In re L.A.N., 292 P.3d 942 (Colo. 2013). In a termination of parental rights case, guardian ad litem (GAL) was in the best position to determine whether to waive the patient-client privilege and release therapist’s records if child lacked the age or competence to decide. Since statute was silent on discovery of therapist records, except regarding abuse or neglect reports, GAL, as compared to parents, agency, or the court, was in best position to hold privilege. GAL had least practical or ethical conflicts in substituting judgment for the child patient.


In re R.D., 277 P.3d 889 (Colo. Ct. App. 2012). In termination of parental rights proceeding, father was improperly found in default and denied his statutory right to counsel when his attorney was dismissed on the first day of trial. A defendant should not be found in default where he answers and actively litigates his case simply for failing to appear for trial. Denial constituted reversible error per se given the substantial portions of trial where father was unrepresented.


E.S.V. v. People, 2016 WL 2997117 (Col.). Evidence showing mother had extensive contacts with abusive father, and failed to disclose and actively concealed majority of contacts in violation of treatment plan requirement to report all contacts with father to caseworker and guardian ad litem, supported termination of her parental rights to two children. Treatment plan did not require no contact with father, only that mother report any contact. She had 180 phone calls with father but only reported six or seven and was pregnant with father’s child while denying contact.


In re A.M., 296 P.3d 1026 (Colo. 2013). Allowing foster parents to participate as parties did not violate parents’ rights to due process in termination proceeding. Parents enjoy  due process protections in termination proceedings, including a right to a hearing, an appointed attorney, a finding by clear and convincing evidence, and that the court consider other alternatives to termination. Further under an Eldridge analysis, limiting foster parent participation would actually increase the likelihood of erroneous judicial decisions because it would tend to limit the court’s information about the children.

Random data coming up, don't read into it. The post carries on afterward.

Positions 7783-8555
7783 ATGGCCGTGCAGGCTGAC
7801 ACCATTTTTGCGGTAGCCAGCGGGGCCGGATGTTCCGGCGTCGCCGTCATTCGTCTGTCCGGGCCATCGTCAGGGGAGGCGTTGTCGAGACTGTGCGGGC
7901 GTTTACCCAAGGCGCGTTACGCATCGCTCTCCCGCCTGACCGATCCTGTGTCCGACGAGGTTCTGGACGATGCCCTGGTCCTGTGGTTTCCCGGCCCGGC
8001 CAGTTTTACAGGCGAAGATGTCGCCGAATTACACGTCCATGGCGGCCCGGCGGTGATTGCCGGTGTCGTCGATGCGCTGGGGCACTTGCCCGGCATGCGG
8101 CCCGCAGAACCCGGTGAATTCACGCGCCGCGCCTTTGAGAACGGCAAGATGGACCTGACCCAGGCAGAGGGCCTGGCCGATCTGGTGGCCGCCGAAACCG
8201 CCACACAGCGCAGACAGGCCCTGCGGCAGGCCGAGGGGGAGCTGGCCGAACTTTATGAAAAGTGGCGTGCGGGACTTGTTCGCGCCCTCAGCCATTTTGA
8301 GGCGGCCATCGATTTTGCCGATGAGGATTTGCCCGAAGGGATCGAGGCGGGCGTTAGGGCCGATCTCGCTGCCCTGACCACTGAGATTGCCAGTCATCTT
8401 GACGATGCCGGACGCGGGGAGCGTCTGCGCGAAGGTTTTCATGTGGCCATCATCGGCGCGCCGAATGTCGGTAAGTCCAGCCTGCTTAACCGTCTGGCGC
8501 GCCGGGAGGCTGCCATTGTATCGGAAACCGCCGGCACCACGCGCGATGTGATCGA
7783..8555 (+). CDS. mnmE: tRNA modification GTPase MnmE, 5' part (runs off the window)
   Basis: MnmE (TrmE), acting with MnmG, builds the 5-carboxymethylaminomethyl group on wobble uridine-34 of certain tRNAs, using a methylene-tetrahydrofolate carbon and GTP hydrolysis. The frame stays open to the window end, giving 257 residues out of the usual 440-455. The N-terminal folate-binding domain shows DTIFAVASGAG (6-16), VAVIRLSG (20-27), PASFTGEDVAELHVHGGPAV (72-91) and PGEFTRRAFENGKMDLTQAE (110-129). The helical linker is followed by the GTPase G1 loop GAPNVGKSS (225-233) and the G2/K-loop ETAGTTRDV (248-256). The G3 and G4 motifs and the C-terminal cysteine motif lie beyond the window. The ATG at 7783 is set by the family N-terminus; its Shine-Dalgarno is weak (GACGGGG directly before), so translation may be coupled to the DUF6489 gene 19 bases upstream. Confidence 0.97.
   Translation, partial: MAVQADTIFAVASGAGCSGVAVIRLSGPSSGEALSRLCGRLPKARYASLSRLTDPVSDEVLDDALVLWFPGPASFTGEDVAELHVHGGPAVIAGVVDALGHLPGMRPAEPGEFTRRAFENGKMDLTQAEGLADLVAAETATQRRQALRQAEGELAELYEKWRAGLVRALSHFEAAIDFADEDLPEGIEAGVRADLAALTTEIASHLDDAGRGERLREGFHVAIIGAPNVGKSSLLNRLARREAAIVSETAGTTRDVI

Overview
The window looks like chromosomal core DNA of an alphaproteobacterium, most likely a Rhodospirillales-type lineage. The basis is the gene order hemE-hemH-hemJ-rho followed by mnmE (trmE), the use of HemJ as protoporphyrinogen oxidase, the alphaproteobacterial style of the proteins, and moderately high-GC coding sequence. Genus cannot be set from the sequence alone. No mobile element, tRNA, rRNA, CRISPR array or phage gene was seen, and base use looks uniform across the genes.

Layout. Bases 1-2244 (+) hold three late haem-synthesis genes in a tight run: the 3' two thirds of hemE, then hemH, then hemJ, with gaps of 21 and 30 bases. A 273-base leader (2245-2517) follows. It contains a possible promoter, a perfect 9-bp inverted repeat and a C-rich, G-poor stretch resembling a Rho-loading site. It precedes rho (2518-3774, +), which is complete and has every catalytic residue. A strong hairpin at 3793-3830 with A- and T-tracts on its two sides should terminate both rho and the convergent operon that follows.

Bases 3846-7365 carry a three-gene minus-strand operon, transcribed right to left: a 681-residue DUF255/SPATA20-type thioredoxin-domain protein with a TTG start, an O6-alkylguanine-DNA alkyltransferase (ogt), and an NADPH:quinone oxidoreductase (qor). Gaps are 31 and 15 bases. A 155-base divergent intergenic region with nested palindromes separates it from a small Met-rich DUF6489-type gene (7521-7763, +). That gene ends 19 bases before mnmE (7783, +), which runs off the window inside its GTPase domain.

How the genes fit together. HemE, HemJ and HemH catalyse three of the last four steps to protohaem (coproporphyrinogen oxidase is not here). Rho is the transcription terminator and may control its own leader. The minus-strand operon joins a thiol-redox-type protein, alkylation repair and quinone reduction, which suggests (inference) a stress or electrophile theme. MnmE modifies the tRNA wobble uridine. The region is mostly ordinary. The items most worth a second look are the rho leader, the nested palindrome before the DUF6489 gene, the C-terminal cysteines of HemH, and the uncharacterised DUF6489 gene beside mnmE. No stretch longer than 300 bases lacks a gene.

People v. A.M., 310 P.3d 89 (Colo. Ct. App. 2010). A trial court erred when it let foster parents participate as full intervenors in termination of parental rights proceeding. State statute permitting foster parents to fully intervene in dependency proceedings limits foster parents’ participation to dispositional hearings, not termination hearings. Foster parents also lacked a constitutional liberty interest in their relationship with foster child and thus  could not advocate a position at the termination hearing. Full Summary


People v. C.M., 262 P.3d 646 (Colo. 2011). In termination of parental rights proceeding in which mother sought to have trial judge disqualified because of his clerk’s relationship with a witness in the case, the mother failed to allege facts that proved prejudice or that the proceeding was fundamentally unfair and the trial judge was impartial. At most, the mother’s claim suggested an appearance of impropriety and was insufficient to establish that the judge was prejudiced to disqualify him.


In re C.L.S., 252 P.3d 556 (Colo. Ct. App. 2011). Judgment terminating father’s parental rights was void due to fraudulent statements by mother indicating she did not know identity of father; mother’s false statement that she did not know father’s name or contact information resulted in termination via publication and default denying father opportunity to challenge termination petition.